Sophie Toscan Du Plantier
by Louise Cunningham
A new chapter has just begun in the seemingly stalled investigation into the murder of Sophie Toscan du Plantier over a decade ago. The 39-year-old wife of film producer Daniel Toscan du Plantier was found battered to death near her holiday home in Toormore, county Cork, on 23rd December 1996, but no-one was ever charged with her murder.
Now, on the order of French judge Patrick Gachon, her remains, buried at Mauvezin in south-west France, have been exhumed in order to allow new DNA and forensic tests to take place. Her family say this is the first step in a legal campaign that they hope will result in the extradition and prosecution in France of her killer.
Sophie Toscan du Plantier had been in Ireland just four days at her holiday home in the countryside near Schull in south-west Cork, when her body was found on the road near her house. The Gardai believed she had opened the door to her attacker and subsequently attempted to escape from them. She had suffered brutal head injuries. There was only one suspect ever named: English journalist Ian Bailey, who lived nearby and who also reported on the murder, was twice questioned by Gardai. He has always protested his innocence and reiterated this when news of the exhumation order was recently released. He was involved in a lengthy libel suit against five Irish and British newspaper groups, claiming they had branded him as the killer, but after 8 years and 2 trials, withdrew his action in February 2007.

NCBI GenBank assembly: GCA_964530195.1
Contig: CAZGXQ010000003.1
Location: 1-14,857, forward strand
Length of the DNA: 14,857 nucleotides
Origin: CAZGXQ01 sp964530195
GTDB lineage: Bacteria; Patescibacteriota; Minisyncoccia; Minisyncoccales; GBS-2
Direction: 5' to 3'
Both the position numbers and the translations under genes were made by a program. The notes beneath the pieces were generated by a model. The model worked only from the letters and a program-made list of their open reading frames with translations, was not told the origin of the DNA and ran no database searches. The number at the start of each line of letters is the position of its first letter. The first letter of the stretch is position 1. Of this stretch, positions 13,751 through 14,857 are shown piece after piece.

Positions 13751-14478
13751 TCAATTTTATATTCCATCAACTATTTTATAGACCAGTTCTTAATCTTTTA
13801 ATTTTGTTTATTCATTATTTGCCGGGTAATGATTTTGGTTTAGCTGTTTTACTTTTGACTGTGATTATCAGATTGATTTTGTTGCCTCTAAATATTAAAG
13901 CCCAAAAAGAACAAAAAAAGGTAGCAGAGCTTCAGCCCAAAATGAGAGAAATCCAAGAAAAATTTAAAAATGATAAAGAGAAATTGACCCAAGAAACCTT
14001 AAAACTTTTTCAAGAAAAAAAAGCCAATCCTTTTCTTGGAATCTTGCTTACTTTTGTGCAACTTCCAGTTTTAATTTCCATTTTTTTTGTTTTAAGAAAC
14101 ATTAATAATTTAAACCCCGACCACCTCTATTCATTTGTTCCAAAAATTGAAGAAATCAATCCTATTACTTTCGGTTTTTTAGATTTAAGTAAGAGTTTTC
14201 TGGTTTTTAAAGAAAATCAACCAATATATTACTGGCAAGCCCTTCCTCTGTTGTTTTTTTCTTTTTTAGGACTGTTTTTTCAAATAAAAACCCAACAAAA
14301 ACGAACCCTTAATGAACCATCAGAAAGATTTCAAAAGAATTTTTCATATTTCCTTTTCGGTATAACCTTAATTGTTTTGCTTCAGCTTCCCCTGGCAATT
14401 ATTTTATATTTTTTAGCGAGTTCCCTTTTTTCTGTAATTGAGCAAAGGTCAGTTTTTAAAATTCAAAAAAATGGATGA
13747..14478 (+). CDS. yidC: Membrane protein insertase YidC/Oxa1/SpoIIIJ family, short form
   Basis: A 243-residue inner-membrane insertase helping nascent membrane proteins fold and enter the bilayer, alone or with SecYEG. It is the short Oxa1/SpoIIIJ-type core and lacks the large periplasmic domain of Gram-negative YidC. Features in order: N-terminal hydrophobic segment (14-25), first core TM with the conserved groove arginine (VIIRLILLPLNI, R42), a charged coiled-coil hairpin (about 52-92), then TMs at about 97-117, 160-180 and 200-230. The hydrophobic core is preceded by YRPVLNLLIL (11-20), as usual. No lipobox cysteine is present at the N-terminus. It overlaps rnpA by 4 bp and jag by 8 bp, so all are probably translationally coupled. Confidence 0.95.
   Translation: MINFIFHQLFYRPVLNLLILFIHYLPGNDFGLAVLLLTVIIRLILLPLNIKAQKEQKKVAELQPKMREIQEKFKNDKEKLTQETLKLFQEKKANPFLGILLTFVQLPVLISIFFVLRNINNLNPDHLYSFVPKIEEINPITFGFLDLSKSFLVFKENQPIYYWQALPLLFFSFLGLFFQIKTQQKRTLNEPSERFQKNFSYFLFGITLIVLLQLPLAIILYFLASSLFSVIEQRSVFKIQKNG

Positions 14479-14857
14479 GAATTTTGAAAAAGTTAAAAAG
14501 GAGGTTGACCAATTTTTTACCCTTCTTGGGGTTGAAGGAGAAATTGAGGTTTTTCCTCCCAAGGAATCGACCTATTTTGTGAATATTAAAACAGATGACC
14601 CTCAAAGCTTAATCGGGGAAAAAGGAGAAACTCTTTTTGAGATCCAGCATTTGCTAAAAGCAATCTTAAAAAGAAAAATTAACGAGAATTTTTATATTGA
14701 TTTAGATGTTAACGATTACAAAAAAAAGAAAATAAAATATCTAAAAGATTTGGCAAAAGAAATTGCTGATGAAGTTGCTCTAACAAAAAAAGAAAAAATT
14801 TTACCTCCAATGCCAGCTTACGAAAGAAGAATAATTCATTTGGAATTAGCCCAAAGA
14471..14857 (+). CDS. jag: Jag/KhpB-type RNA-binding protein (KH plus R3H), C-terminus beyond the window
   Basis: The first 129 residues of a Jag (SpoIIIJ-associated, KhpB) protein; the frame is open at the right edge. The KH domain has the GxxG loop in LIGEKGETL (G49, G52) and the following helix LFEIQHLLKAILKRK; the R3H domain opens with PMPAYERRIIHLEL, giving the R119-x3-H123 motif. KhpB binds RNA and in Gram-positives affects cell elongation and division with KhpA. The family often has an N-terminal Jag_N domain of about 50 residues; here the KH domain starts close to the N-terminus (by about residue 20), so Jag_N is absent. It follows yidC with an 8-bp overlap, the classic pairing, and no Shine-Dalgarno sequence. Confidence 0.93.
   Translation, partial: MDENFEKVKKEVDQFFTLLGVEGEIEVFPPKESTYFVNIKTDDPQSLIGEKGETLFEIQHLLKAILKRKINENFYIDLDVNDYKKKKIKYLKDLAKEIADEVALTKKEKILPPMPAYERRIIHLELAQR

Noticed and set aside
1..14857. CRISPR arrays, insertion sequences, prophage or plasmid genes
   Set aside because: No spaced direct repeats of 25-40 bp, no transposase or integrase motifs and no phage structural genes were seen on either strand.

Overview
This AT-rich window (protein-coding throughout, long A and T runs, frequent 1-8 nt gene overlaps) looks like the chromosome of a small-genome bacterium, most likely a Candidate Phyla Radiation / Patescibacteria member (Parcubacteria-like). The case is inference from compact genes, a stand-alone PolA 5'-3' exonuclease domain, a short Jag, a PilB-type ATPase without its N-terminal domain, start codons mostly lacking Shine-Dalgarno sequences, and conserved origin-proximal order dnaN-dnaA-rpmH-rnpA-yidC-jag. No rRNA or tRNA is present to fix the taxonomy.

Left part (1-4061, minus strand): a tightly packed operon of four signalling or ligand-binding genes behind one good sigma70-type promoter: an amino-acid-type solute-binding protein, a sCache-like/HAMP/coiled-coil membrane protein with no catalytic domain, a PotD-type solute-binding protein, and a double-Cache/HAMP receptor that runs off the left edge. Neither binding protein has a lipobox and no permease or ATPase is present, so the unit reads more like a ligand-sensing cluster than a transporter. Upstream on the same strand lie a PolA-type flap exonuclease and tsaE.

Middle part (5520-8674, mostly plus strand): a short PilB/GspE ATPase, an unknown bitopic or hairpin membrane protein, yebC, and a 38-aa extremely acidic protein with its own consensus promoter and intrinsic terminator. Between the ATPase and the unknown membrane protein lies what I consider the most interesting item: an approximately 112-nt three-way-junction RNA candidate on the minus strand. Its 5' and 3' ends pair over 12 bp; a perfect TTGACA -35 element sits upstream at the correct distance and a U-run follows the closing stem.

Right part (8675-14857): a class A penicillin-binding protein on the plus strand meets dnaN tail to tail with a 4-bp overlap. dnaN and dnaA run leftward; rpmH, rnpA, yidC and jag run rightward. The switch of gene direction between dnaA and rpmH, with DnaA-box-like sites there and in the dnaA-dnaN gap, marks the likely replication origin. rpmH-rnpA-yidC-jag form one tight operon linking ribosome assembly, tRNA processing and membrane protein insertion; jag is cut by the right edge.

This new investigation follows years of campaigning by the victim’s family and by the 200 -member Assoph group (“l'Association pour la vérité sur l'assassinat de Sophie Toscan du Plantier”) formed last year with her uncle at its head. Her parents have visited Ireland every year since her death and are campaigning for harmonisation of victims’ rights across the EU. The group has been in contact with both Nicolas Sarkozy and the Irish government in its battle for closure and only this year gained access to the original pathologist’s report. While Gardai insisted the file remained open they had never obtained sufficient evidence for a conviction. They said that they were storing evidence in the hope that future improvements in DNA testing could shed new light on the case. Perhaps soon this will finally be achieved.
To understand :
Association pour la vérité sur l'assassinat de Sophie Toscan du Plantier : Assoph.free.fr
L’assassinat de Sophie Toscan du Plantier, née Sophie Bouniol : onze ans de manquements et de dénis de justice de Marie-Victoire Louis: www.marievictoirelouis.net
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